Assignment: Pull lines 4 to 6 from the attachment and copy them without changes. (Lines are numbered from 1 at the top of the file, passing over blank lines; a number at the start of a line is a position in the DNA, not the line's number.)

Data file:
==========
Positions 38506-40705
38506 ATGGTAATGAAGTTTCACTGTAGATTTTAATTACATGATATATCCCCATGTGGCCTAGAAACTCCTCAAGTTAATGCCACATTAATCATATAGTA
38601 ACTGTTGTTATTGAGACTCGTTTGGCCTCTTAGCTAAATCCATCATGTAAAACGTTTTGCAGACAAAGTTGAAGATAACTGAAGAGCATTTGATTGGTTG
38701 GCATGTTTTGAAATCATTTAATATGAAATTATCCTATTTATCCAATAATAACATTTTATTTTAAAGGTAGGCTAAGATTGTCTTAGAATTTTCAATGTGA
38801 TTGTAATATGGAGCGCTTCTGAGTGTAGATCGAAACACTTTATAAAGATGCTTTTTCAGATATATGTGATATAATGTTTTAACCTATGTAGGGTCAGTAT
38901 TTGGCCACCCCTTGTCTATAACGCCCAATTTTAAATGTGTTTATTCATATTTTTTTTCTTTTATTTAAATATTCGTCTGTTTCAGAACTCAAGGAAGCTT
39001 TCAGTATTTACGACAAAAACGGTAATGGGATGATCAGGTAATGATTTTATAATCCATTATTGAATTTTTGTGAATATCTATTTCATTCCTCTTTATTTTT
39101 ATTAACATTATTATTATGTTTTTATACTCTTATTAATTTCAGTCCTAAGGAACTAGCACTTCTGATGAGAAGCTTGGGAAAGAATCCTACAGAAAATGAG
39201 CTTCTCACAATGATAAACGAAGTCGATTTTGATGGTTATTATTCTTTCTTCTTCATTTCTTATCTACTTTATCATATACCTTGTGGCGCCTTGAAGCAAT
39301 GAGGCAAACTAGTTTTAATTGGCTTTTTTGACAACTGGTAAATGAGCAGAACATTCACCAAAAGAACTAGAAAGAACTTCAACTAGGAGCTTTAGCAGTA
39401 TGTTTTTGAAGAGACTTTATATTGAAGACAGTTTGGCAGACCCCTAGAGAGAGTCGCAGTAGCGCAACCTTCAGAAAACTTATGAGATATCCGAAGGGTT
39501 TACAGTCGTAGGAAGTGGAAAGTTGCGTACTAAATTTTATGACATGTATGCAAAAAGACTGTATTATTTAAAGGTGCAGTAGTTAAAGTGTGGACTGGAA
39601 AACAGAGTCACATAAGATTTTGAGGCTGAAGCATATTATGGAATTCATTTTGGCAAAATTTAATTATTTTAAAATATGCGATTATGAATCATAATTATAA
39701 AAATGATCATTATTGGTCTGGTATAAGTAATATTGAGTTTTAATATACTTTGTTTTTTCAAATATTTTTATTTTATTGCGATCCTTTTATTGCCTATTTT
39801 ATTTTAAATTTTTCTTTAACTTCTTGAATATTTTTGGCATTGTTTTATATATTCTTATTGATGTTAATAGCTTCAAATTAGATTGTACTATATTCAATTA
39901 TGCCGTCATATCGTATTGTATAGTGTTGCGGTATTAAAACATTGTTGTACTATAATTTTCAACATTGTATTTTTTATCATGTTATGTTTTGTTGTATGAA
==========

38701 GCATGTTTTGAAATCATTTAATATGAAATTATCCTATTTATCCAATAATAACATTTTATTTTAAAGGTAGGCTAAGATTGTCTTAGAATTTTCAATGTGA
38801 TTGTAATATGGAGCGCTTCTGAGTGTAGATCGAAACACTTTATAAAGATGCTTTTTCAGATATATGTGATATAATGTTTTAACCTATGTAGGGTCAGTAT
38901 TTGGCCACCCCTTGTCTATAACGCCCAATTTTAAATGTGTTTATTCATATTTTTTTTCTTTTATTTAAATATTCGTCTGTTTCAGAACTCAAGGAAGCTT